The lower the better when it comes to homocysteine levels. According to research or other evidence, the following self-care steps may help you avoid higher levels that have been linked to heart disease:
These recommendations are not comprehensive and are not intended to replace the advice of your doctor or pharmacist. Continue reading the full high homocysteine article for more in-depth, fully-referenced information on medicines, vitamins, herbs, and dietary and lifestyle changes that may be helpful.
Homocysteine, a normal breakdown product of the essential amino acid methionine, is believed to exert several toxic effects.
A growing body of evidence suggests that an elevated homocysteine level is a risk factor for heart disease, independent of other known risk factors, such as elevated serum cholesterol and hypertension.1 2 The evidence is not all one-sided, however. In some research the link has appeared only in women,3 and a few scientists still have doubts about the importance of elevations in homocysteine for anyone.4 The clear association between elevated homocysteine levels and heart disease reported in most studies5 does not conclusively prove that homocysteine causes heart disease. It might only be a marker for something else that is the real culprit.6 Nonetheless, many cardiologists take seriously the association between elevations in homocysteine and increased risk of heart disease.
Anger and hostility correlate with the risk of heart disease.7 8 A preliminary study found a link between high homocysteine levels and hostility and repressed anger.9 While anger, hostility, high homocysteine, and heart disease all appear to be tied together, which of these is cause and which is effect remains somewhat unclear.
Increased homocysteine levels may also be a risk factor for the development of many other conditions, including stroke,10 thromboembolism11 (blood clots that can dislodge and cause stroke, heart attack, and other complications), osteoporosis,12 Crohn’s disease, ulcerative colitis,13 Alzheimer’s disease,14 death from diabetes,15 miscarriage,16 17 18 19 20 other complications of pregnancy,21 22 23 24 25 and hypothyroidism.26
Scientists have yet to prove that elevated homocysteine levels cause any of these diseases. However, most doctors believe that high homocysteine increases the risk of at least heart disease. Fortunately, homocysteine levels can easily be reduced with safe and inexpensive B vitamin supplementation.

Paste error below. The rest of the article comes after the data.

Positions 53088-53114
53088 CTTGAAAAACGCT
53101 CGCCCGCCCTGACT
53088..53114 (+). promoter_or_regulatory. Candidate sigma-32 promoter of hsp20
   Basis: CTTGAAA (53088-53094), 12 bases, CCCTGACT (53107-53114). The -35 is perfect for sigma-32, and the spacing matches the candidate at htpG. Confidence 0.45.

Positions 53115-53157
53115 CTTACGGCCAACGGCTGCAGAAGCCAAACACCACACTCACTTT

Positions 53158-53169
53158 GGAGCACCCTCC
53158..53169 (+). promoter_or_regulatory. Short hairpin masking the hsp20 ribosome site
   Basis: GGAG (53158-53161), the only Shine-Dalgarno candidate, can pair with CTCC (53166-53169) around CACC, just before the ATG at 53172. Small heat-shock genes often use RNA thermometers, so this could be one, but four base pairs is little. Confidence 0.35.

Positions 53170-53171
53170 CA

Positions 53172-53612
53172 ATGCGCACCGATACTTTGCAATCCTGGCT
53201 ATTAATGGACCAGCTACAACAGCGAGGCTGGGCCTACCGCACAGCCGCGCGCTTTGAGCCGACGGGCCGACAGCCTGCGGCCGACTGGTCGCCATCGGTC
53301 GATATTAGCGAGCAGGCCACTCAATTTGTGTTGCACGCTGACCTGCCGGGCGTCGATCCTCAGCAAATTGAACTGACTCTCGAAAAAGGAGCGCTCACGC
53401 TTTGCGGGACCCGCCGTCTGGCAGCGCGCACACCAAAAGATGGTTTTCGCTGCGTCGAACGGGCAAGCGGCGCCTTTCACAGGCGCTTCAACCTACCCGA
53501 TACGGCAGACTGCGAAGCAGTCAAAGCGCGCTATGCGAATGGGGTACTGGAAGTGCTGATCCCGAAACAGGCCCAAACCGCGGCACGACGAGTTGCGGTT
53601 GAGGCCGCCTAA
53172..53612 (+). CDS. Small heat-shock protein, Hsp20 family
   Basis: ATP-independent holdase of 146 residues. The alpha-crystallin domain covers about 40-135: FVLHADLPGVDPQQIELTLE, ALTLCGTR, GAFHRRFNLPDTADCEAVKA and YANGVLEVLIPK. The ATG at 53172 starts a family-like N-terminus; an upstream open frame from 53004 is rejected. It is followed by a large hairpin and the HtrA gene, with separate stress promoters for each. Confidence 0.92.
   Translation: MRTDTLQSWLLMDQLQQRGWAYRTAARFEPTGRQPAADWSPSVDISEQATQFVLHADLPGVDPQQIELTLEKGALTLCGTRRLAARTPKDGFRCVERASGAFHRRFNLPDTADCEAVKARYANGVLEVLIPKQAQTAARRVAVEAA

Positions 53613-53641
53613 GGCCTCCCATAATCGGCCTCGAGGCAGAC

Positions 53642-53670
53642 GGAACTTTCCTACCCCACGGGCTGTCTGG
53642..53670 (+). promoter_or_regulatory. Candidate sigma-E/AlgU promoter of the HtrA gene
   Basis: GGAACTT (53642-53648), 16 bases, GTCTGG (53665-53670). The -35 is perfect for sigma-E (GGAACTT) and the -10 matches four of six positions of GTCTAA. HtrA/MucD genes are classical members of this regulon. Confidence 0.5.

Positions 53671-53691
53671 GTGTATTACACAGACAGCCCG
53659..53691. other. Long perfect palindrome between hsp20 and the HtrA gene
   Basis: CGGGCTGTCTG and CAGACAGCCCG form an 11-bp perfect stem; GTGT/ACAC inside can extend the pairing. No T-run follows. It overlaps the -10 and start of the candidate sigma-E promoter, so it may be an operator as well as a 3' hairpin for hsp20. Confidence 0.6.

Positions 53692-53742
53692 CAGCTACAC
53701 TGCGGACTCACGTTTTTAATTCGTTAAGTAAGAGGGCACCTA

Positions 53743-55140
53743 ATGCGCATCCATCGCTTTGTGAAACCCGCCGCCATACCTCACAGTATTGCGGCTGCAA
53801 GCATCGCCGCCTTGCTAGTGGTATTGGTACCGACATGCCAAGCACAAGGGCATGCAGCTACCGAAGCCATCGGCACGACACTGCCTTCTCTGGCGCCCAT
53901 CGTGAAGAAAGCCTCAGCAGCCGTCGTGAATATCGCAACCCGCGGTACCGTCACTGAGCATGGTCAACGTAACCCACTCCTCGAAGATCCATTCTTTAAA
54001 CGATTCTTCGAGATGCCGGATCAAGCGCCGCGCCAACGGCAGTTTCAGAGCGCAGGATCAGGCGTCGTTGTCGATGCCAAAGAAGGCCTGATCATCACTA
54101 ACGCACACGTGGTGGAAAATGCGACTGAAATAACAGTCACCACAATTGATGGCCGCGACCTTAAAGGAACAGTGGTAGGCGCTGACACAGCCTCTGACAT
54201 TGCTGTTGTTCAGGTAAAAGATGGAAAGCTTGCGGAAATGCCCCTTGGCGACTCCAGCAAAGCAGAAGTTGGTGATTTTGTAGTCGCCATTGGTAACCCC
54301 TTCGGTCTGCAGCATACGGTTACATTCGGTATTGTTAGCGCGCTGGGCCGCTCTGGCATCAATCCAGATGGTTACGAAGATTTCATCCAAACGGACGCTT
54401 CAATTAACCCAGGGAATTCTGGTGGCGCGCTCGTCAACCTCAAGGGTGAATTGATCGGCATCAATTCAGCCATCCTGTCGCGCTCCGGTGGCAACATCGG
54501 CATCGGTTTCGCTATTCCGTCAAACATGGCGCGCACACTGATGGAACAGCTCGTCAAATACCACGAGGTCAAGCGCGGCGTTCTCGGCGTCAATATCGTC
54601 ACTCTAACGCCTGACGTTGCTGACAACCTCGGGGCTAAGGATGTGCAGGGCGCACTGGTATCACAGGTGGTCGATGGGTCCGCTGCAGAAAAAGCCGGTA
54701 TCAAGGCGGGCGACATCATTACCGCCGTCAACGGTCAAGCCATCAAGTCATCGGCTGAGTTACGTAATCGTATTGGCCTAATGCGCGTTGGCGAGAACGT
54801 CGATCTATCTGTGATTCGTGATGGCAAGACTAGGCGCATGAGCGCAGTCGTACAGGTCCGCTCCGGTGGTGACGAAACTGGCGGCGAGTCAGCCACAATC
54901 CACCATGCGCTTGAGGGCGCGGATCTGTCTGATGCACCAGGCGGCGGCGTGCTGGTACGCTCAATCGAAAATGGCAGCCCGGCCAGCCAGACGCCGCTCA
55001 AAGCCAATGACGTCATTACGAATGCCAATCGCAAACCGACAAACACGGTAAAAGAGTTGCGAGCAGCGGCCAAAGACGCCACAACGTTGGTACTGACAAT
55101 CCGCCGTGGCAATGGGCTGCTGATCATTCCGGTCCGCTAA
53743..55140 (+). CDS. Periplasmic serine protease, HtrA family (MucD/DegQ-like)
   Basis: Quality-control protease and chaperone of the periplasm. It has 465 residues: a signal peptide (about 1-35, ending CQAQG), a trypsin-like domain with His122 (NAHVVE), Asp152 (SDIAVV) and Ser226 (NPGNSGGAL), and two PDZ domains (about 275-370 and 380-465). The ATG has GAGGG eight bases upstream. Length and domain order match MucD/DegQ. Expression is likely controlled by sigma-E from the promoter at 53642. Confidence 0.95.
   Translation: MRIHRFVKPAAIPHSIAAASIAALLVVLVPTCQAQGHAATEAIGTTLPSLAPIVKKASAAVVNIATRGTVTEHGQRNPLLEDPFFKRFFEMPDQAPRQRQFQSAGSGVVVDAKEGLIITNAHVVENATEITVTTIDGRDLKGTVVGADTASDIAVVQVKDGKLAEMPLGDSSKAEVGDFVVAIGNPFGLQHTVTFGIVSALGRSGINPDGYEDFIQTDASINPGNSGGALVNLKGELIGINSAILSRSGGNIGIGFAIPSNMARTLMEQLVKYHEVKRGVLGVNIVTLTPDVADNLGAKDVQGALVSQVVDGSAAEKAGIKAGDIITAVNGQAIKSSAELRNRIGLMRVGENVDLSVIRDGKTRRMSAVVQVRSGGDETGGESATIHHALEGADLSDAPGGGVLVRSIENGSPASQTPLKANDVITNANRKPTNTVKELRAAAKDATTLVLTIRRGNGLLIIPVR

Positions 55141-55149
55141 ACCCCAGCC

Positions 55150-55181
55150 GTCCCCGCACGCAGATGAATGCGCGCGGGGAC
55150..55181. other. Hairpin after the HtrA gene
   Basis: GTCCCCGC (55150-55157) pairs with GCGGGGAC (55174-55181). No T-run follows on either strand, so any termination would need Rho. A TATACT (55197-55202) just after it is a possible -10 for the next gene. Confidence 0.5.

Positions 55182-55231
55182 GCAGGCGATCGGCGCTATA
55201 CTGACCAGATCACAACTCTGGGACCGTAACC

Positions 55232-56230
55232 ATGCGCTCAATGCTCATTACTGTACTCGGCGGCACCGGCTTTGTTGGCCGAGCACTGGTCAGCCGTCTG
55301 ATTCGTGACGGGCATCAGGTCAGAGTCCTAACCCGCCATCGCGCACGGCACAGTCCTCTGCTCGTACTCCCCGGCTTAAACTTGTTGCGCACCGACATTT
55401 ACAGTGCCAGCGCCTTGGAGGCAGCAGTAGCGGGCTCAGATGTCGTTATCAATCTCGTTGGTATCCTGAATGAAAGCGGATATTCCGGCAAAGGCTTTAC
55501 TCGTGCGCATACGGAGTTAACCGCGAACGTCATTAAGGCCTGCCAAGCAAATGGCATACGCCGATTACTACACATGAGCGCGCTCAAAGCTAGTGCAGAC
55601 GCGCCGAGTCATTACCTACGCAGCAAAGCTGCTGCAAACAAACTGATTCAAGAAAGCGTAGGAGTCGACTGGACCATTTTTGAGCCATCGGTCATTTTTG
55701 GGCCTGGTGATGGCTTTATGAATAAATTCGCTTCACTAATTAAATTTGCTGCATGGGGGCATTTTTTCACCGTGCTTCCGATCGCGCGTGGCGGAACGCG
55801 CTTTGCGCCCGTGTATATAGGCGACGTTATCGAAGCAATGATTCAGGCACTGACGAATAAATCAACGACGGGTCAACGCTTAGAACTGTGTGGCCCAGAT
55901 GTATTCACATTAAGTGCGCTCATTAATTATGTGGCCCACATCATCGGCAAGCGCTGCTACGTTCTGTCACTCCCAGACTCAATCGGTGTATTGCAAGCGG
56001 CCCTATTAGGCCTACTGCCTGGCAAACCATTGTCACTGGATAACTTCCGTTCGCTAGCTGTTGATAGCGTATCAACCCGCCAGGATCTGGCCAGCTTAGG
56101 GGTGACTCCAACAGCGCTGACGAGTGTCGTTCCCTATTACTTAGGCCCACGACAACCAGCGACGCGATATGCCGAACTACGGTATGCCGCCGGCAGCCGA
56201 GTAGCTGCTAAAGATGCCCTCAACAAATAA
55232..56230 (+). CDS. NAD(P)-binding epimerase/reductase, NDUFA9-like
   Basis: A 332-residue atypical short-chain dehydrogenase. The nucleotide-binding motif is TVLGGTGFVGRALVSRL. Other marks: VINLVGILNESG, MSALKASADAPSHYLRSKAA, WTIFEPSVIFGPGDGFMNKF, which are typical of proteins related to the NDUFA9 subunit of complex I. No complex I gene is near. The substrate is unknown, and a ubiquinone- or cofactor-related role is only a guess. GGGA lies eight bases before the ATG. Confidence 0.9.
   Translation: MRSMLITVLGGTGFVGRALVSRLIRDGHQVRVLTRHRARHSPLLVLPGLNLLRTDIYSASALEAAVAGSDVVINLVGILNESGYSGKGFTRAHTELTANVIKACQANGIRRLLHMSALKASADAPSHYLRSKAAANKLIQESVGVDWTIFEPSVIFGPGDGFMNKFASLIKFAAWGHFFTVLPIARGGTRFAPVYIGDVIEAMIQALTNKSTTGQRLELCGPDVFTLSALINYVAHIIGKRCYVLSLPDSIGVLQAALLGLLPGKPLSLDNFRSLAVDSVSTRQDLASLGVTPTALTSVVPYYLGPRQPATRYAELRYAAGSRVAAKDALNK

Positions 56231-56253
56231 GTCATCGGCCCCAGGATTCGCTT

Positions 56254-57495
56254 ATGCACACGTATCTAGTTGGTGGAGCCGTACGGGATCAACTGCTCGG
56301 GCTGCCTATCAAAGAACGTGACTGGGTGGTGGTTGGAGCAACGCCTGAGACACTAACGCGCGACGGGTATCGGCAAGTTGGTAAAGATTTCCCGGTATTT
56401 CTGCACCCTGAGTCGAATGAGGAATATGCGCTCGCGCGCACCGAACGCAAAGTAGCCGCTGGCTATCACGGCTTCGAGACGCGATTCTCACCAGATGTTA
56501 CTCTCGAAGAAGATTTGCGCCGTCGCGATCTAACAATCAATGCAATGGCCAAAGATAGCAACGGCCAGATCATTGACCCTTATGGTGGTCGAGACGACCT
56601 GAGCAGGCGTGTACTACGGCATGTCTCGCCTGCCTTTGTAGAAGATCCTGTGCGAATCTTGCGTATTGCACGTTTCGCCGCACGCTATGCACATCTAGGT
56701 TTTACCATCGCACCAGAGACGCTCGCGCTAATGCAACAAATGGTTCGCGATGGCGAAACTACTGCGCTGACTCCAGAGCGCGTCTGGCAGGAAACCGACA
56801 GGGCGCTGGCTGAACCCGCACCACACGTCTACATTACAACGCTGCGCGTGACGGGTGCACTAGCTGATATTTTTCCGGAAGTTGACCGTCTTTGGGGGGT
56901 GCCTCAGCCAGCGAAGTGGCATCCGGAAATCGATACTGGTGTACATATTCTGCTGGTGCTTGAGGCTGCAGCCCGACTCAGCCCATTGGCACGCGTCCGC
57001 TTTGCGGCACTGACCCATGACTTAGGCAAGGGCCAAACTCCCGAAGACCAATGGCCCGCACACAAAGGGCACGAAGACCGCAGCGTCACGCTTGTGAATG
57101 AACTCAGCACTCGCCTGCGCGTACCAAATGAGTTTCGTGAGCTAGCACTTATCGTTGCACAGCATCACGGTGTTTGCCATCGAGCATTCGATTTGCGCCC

Product ratings for high homocysteine
|Science Ratings||Nutritional Supplements||Herbs|
Vitamin B2 (riboflavin) (for people with a specific genetic makeup)
Reliable and relatively consistent scientific data showing a substantial health benefit.
Contradictory, insufficient, or preliminary studies suggesting a health benefit or minimal health benefit.
For an herb, supported by traditional use but minimal or no scientific evidence. For a supplement, little scientific support and/or minimal health benefit.
Extremely high homocysteine can cause blood clots, rapid bone loss, and, in children, mental retardation. But in general, high homocysteine does not cause symptoms until and unless one of the diseases with which it is associated, appears.
Since homocysteine is produced from methionine, intake of large amounts of methionine would presumably increase homocysteine levels. Indeed, ingestion of supplemental methionine is used experimentally as a way to increase homocysteine levels.27 Foods high in methionine that have also been linked with an increased risk of heart disease include meat and eggs. The extent to which consumption of these foods affects the risk of heart disease as a result of their methionine content remains unknown.
A controlled trial showed that eating a diet high in fruits and vegetables containing folic acid, beta-carotene and vitamin C effectively lowered homocysteine levels.28 Healthy people were assigned to either a diet containing a pound of fruits and vegetables per day, or to a diet containing three and a half ounces of fruits and vegetables per day. After four weeks, those eating the higher amount of fruits and vegetables had an 11% lower homocysteine level compared with those eating the lower amount of fruits and vegetables.
Another study of men with heart disease demonstrated that consumption of whole-grain and legume powder at breakfast, instead of their usual breakfast of refined rice, resulted in a significant reduction in homocysteine levels.29